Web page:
Hebrew law, according to Deuteronomy 25:1-3, allowed for flogging as a punishment for a crime. However, the number of lashes allowed in a flogging were to be no more than forty. “If more than that is given, your fellow Israelite would be completely disgraced in your eyes” (Deuteronomy 25:3, Common English Bible). Because forty was the limit, in practice Jewish authorities always stopped at thirty-nine, just in case there was a miscount somewhere along the way. Better to err on the side of mercy than accidentally break God’s law, I suppose.
The gospels proclaim that Jesus, immediately before his crucifixion, was flogged not by the Jewish authorities, but by the Romans. Somewhere along the way, a tradition arose that Jesus thus received thirty-nine lashes. But this actually is probably wrong — I find it rather unlikely that the Romans gave two hoots (or thirty-nine, for that matter) what Jewish law said. If Jesus really was flogged by Roman soldiers, it was likely in keeping with their laws, not those of the Jews. Nonetheless, the tradition is there, and it informed Andrew Lloyd Webber and Tim Rice’s rock opera Jesus Christ Superstar. There is a song in that opera entitled “Trial Before Pilate (Including the 39 Lashes).” During that song, there are several minutes in which the only vocals are Pilate counting from one to thirty-nine, as a whip is cracked. Historically accurate or not, it’s a gruesome, powerful track to listen to. (At least, it felt gruesome before Mel Gibson got his hands on the Passion story. Sheesh. What a bloodbath.)
When I was a child, I found the entirety of Jesus Christ Superstar to be incredibly powerful, from start to finish. When I was born, my parents were active young-adult churchgoers in the 1970s, which meant they owned the record of Superstar, as well as its kinder, gentler sister Godspell. I listened to both of those records before I could read. In fact, I wouldn’t be surprised if I taught myself to read so I could follow along on the liner notes as I listened. I was so absorbed by both of them. As I sponged up the details of my parents’ faith (quickly becoming my own), these two rock musicals became the soundtrack of my early childhood.
My interest in them faded as I grew a little older. But around tenth grade, I experienced a deepening of my faith, and I rediscovered them. In fact, I did something really odd that year when Holy Week came around. I wanted to experience the week in a special way. So here’s what I did. The week before Holy Week, I looked through the track listings of both Superstar and Godspell, and divided them into songs for each day of Holy Week. (This was easier for Superstar, since the whole thing takes place during the final week before Christ’s death.) I listened to music constantly in those days, but for that week, I would only allow myself to listen to particular songs from the two musicals, no other music at all. When Thursday came, at church we did the traditional “Stripping of the Altar” at the end of Maundy Thursday worship. (This is a tradition in which all paraments, linens, books, decorations, candles, etc. etc. etc., are removed from the altar and chancel area, and the worship space becomes bare and empty. It stays this way for Good Friday, and then everything comes back in glorious gold/white on Easter morning.) Anyway, the altar was stripped at church, and then I came home and “stripped” my bedroom. The way I did this — I covered up just about all my furniture with sheets. And then on Good Friday at noon (we didn’t have school on Good Friday in those days), I opened all the windows in my room. Easter was in March that year, so it was not exactly warm. I let the 50-degree air in, and kept the room cold like this for the whole weekend. It was like a tomb in there. Just white sheets and cold air and Andrew Lloyd Webber. At some point on Good Friday, I listened to the 39 Lashes.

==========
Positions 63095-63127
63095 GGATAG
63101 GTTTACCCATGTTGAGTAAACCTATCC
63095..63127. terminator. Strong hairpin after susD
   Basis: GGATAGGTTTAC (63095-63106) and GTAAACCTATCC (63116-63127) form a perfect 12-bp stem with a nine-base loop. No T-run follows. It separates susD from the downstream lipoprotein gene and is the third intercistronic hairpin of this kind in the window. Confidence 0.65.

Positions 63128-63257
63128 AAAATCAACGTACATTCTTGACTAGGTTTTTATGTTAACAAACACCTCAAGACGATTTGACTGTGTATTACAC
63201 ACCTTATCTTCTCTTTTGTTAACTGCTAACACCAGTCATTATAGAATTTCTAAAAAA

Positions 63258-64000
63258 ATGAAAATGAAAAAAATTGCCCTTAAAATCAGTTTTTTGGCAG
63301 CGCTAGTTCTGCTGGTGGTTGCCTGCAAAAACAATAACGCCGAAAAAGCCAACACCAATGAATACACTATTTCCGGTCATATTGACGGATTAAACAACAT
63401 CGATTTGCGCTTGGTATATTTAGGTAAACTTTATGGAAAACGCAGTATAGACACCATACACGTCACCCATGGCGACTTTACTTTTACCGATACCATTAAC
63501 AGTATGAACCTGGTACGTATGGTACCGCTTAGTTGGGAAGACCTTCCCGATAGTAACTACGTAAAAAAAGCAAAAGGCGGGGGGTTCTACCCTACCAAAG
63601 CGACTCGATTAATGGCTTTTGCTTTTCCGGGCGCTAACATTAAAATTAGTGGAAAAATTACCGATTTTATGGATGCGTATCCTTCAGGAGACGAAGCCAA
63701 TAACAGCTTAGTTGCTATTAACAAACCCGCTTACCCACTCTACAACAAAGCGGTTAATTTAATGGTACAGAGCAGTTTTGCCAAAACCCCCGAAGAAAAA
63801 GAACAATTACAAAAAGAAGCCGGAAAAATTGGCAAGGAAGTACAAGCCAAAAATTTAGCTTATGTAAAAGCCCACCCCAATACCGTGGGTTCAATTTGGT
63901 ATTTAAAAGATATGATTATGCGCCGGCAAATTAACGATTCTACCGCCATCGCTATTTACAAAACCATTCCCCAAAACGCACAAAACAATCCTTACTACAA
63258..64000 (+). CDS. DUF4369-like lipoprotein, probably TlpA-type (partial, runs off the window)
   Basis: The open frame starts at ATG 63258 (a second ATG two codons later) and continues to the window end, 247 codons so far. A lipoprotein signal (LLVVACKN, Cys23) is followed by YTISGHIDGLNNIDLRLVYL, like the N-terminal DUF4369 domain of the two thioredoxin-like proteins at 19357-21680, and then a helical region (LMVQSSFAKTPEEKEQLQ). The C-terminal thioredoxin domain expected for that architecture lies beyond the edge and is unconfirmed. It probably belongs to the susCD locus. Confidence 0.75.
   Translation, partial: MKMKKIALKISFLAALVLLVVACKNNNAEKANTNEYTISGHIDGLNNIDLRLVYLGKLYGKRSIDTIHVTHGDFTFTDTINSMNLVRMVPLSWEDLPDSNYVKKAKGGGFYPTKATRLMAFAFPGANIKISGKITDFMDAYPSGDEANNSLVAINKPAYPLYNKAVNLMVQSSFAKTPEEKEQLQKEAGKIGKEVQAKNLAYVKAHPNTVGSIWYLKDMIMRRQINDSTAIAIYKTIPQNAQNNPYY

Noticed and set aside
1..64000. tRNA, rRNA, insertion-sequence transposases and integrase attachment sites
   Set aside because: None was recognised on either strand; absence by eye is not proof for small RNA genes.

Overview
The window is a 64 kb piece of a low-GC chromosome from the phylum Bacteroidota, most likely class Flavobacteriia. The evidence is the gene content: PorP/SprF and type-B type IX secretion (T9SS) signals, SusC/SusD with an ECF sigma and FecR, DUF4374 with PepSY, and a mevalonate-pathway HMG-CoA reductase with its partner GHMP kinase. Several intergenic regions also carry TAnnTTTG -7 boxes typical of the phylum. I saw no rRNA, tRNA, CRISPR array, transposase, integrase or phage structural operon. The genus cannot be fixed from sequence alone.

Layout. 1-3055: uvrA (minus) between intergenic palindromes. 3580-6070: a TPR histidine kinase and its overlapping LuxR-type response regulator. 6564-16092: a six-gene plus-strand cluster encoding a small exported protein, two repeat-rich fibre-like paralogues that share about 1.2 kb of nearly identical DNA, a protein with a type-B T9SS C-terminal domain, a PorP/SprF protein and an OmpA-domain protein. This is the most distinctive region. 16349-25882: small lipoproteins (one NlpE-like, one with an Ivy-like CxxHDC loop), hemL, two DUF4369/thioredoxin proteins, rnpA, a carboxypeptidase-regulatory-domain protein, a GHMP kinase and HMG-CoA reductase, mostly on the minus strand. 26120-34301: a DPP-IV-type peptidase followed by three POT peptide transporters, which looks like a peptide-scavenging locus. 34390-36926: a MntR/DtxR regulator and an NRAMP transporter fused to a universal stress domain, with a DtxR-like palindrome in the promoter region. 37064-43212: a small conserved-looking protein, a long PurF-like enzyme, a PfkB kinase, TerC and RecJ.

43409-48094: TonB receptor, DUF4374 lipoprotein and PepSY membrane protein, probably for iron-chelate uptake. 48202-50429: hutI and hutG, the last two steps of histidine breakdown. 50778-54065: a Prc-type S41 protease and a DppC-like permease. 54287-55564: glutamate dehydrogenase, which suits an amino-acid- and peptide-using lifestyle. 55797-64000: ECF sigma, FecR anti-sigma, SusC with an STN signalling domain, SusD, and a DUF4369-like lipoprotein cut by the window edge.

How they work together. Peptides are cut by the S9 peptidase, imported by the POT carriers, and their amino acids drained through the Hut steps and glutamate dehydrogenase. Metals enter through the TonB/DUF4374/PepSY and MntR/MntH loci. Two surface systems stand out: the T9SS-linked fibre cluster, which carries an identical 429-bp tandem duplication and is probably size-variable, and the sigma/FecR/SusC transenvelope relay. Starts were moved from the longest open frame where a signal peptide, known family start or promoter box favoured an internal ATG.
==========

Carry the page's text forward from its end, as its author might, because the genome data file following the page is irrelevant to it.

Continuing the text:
Weird? Yes, absolutely. But I’ll tell you, there was something so meaningful, so powerful, so visceral on Sunday morning. I woke up, and turned on the final track from Godspell. (Superstar ends with the burial of Jesus, but Godspell, while not exactly showing the resurrection, does end with a song of joy and hope.) I danced around my bedroom while pulling all the sheets off of everything. It felt like Easter in a way I’ve never experienced since.